Is everyone ready for the full, uncensored fan experience?

AT the FA Cup final, Chelsea’s Ben Chilwell was jeered every time he touched the ball. In the stands, one press photographer caught site of some fans abusing Leicester players. Supporters have been celebrating and protesting, causing some civil disturbance, and some jeered the Black Lives Matter “taking the knee” on the final day of the Premier League. The broadcasters raised the volume of their studio folk and dulled the noise from the stadium to hide the spirit of indifference. 

Over the course of the last year, expletives have been followed by an apology – the lack of crowd noise has exposed just how much bad language there is in football. Non-league regulars have been exposed to it for decades.

Since March 2020, the football world has been in a sanitised bubble. How long before TV starts to issue viewer warnings before the game, cautioning that the event may contain language and sentiments from a different era?

The huge issue with jeering a gesture that represents the fight against racism is that whatever your reason for finding it disagreeable, you will be bracketed with racists. There’s no room at a football match for deep and meaningful discussion over principles, emotions and viewpoints – you will look like a racist to those around you. To a certain degree, the same applied to the way the public embraced Tom Moore, anything remotely resembling a question was shouted down and greeted with venomous reactions from the social media cognoscenti. In short, you were not allowed to disagree with the narrative.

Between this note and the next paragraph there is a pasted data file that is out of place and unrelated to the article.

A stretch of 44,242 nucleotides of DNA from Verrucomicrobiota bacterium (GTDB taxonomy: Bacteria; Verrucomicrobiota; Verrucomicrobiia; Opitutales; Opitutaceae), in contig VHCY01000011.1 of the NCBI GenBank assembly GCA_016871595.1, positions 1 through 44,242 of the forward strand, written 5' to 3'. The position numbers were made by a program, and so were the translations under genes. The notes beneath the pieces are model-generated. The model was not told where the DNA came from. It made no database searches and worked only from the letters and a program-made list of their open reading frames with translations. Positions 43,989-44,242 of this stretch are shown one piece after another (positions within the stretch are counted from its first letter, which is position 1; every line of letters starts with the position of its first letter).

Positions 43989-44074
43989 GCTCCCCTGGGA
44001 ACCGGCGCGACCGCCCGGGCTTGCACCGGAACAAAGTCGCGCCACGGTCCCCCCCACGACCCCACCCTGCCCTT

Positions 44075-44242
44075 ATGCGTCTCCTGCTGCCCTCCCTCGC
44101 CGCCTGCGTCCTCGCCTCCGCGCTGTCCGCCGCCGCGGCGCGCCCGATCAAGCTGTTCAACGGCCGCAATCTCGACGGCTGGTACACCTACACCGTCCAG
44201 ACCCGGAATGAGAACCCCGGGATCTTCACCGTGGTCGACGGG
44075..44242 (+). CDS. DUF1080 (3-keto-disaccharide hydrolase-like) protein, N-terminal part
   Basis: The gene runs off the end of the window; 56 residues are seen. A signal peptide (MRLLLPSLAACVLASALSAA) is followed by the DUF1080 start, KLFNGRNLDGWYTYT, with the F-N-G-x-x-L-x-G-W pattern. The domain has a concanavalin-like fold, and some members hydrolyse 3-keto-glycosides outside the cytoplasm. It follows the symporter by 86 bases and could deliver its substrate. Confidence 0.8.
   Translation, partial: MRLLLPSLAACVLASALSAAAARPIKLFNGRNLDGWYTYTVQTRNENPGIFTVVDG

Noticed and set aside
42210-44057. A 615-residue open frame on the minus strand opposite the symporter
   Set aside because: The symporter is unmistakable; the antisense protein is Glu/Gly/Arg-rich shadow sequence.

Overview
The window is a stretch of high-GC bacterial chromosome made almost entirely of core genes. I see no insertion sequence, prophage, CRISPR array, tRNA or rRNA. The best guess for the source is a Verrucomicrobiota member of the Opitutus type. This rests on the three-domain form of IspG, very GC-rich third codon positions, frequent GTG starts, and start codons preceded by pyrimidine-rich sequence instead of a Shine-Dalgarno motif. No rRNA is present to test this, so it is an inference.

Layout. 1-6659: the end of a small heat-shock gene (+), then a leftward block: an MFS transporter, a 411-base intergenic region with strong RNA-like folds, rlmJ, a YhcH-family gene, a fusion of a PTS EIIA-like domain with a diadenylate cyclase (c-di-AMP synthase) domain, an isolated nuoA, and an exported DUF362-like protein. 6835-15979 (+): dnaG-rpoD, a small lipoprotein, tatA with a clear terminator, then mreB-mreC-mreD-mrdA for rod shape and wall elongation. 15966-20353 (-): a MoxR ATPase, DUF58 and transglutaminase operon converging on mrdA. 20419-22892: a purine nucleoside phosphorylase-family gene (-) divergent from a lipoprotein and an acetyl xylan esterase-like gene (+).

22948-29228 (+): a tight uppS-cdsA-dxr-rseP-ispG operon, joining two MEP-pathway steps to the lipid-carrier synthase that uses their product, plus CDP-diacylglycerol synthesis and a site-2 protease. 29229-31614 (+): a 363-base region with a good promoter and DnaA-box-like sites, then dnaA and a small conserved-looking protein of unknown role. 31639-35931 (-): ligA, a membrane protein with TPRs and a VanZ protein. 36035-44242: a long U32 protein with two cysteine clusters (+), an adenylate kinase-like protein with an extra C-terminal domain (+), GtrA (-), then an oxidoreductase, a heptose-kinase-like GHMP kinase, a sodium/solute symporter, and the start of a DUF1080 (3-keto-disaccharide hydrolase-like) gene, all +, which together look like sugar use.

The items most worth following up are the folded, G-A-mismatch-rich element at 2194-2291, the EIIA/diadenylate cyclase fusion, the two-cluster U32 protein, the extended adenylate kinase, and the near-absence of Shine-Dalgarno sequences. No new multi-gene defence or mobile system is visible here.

Stand up if… 

Football fans are so engrossed in a game, so over-invested, that abusing opposition players defines their passion for their own club. Try and applause an opposition goal and see what happens.

Some fans base their entire ideology on hatred for their close rivals – in the Observer’s review of the 2020-21 season, there were a number of writers whose happiest moment was effectively schadenfreude directed towards the opposition they despise. Blind loyalty is a feature of being a loyal blue, red, gooner, Spur or hammer for many fans. It doesn’t always pay to have a constrasting view, or to think about what’s being presented before you. But only by questioning what you’re paying for will those selling the product pay 100% attention to the customer experience.